Old barns, fence posts reappear as stunning furniture and floors

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Real Estate

By Susan Wittman

Special to The Washington Examiner

When Robin Heyner remodeled her historic Round Hill, Va., home, she wanted a "wow factor" in her country kitchen that would evoke the 1851 property's historic character. In addition to local fieldstone for the faux chimney, Heyner turned to reclaimed oak fence boards for the cabinets, and for the counters, a slab of 100-year old walnut that Shenandoah Furniture Gallery in Purcellville had been saving "for just the right project."

"We loved the idea of using local reclaimed wood, both from both a historical and an environmental perspective," Heyner said.

RESOURCES
Shenandoah Furniture Gallery shenandoahfarmtables.com
Noble-West Design noblewestdesign.com
Furniture from the Barn furniturefromthebarn.com

The Shenandoah Valley's long-unused farm buildings ordinarily are destined for the landfill or burning, said gallery owner Vickie Kelley. There is more wood available from old board fencing because horse farms avoid barbed wire to help protect the animals, she said.

Designer Nancy West of Noble-West Design in Middleburg said using old wood is a "plus for environmental sustainability as long as the wood is properly refinished and sealed and natural finishes, such as milk paint, are used for the new finish."

Furniture such as tables and headboards need a water-based polyurethane sealer to protect against previous exposure to volatile organic compounds or pathogens from pollen, hay or seeds, she said. Old fence boards may have been sprayed with creosote paint to preserve them, and people may not know if pressure-treated wood has been incorporated.

"I am an absolute believer in using reclaimed wood, but you need to be careful," West said.

Reclaimed farm wood furniture is not just for country homes, says Rhonda Coolidge. She placed a chestnut dining table, bench and media unit with milk-painted, navy-pine accents in the eclectic decor of her Wardman-style rowhouse in Northwest Washington. She custom-ordered the pieces from Furniture From the Barn in Nottingham, Pa.

"Everyone who comes to our house makes a beeline to the table to run their hands over the wood. The chestnut has a beautiful, warm glow that's hard to resist," she said.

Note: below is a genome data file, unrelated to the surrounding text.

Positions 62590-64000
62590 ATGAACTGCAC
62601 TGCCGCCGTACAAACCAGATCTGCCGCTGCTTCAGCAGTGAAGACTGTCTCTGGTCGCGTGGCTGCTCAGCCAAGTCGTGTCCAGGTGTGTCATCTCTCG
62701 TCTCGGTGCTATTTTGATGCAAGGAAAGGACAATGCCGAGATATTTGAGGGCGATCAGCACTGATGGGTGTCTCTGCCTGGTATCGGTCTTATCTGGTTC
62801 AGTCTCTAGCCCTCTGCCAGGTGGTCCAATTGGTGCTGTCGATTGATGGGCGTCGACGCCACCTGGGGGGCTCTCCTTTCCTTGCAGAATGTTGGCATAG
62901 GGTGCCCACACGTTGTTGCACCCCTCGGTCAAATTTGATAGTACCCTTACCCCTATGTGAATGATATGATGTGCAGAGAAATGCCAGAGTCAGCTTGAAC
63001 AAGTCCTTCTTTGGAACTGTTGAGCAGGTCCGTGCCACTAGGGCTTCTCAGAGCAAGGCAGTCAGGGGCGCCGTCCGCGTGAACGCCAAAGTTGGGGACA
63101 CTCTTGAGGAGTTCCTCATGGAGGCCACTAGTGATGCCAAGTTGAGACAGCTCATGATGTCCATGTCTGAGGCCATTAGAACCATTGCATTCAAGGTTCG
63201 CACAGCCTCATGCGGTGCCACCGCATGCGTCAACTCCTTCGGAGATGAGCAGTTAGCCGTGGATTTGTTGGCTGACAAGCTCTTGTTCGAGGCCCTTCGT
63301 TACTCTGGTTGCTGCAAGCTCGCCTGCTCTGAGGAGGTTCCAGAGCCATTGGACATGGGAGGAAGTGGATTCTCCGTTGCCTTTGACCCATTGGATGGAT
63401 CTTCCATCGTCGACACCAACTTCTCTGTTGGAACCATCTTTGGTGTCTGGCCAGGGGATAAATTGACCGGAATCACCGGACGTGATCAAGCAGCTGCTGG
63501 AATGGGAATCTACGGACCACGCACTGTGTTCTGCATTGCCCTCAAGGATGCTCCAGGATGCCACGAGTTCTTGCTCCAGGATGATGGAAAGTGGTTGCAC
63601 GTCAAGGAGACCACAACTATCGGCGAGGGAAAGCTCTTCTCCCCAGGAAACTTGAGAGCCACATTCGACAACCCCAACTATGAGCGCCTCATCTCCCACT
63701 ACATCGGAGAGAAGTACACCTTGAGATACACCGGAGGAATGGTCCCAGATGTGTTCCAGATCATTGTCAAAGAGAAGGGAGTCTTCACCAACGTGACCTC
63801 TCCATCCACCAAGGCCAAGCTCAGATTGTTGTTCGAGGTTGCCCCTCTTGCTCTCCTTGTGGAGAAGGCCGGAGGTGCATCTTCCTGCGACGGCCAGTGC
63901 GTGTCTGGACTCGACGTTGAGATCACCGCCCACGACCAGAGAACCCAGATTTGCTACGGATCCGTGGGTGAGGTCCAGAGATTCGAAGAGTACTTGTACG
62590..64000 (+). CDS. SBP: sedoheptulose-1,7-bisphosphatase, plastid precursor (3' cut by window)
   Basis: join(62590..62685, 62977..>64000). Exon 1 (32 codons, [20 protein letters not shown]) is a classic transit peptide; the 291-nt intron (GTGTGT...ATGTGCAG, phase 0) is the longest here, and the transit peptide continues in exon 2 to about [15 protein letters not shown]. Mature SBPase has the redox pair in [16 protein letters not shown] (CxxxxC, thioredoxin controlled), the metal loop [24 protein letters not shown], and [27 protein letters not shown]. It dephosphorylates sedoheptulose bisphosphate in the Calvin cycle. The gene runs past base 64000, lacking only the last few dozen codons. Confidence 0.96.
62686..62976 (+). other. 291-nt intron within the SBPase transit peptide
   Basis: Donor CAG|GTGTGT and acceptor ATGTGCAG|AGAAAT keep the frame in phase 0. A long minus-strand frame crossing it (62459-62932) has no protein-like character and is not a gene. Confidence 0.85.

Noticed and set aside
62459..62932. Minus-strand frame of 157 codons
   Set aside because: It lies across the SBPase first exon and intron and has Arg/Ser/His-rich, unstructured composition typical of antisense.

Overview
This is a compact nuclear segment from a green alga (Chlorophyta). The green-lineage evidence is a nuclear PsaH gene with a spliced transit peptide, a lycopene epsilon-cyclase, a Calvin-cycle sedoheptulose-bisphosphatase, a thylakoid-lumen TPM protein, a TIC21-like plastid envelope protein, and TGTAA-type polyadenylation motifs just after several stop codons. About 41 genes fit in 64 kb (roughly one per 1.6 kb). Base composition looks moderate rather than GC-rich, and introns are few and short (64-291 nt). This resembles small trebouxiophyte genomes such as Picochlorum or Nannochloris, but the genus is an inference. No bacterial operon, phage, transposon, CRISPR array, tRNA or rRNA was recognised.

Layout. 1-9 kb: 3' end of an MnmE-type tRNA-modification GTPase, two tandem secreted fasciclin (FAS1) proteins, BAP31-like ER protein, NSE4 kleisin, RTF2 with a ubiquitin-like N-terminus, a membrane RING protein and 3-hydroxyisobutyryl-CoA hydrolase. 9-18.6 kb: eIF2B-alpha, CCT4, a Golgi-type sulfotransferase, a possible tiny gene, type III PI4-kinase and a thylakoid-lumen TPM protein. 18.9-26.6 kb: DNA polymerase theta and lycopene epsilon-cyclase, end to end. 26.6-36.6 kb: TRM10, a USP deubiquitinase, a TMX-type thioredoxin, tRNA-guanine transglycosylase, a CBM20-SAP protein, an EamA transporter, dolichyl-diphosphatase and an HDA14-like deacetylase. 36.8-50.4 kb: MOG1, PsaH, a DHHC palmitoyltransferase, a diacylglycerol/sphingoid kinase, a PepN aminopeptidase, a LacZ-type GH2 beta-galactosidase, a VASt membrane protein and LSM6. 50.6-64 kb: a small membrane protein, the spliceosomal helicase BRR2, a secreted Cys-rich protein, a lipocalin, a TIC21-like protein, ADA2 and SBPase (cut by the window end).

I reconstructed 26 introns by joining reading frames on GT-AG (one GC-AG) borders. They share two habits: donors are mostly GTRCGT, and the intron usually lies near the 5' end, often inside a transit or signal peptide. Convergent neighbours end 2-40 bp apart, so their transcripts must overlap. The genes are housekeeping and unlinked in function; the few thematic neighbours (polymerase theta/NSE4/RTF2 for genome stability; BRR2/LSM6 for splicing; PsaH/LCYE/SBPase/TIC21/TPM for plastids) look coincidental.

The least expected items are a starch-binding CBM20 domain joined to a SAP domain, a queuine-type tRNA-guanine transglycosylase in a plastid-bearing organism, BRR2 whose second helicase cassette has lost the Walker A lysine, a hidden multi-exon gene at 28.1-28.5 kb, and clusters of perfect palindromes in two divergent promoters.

Custom farm tables from Shenandoah Furniture Gallery take six weeks and cost $1,483 to $2,300, depending on the thickness of the top and the type of wood. Wormy chestnut is the most costly. Shenandoah also offers antique oak, poplar, pine and walnut.

At Furniture From the Barn, a 72-by-40-inch farm table takes six to 10 weeks and costs $1,200 to $2,000, depending on options and whether the wood is pine, fir, chestnut or oak.

"Old-growth pine was harvested in the 1800s, when it was already 150 to 200 years old," said owner/artisan Kelly Kelly. "It's much harder than today's pine. The boards are wider, and no pesticides or chemical fertilizers were used in those days."

She makes most of her hutches, buffets and cabinetry with white pine because it's easy to work with. "The wood is a diamond in the rough. You take it from the old barn and it's gray and yucky," she said. "It's stacked and air-dried in covered buildings for months. Then it's cleaned by brushing or with an air gun. Tabletops are kiln-dried. Cleaning chips away all the weathering, but because of the weathering, the wood is beautiful."

Kelly uses nontoxic milk paint, originally made from all-organic raw materials -- curdled milk, lime and pigment. It is more labor-intensive than staining. "The beauty of milk paint is that it allows me to distress the pieces to bring the wood grain and character of the wood through the paint," she said.

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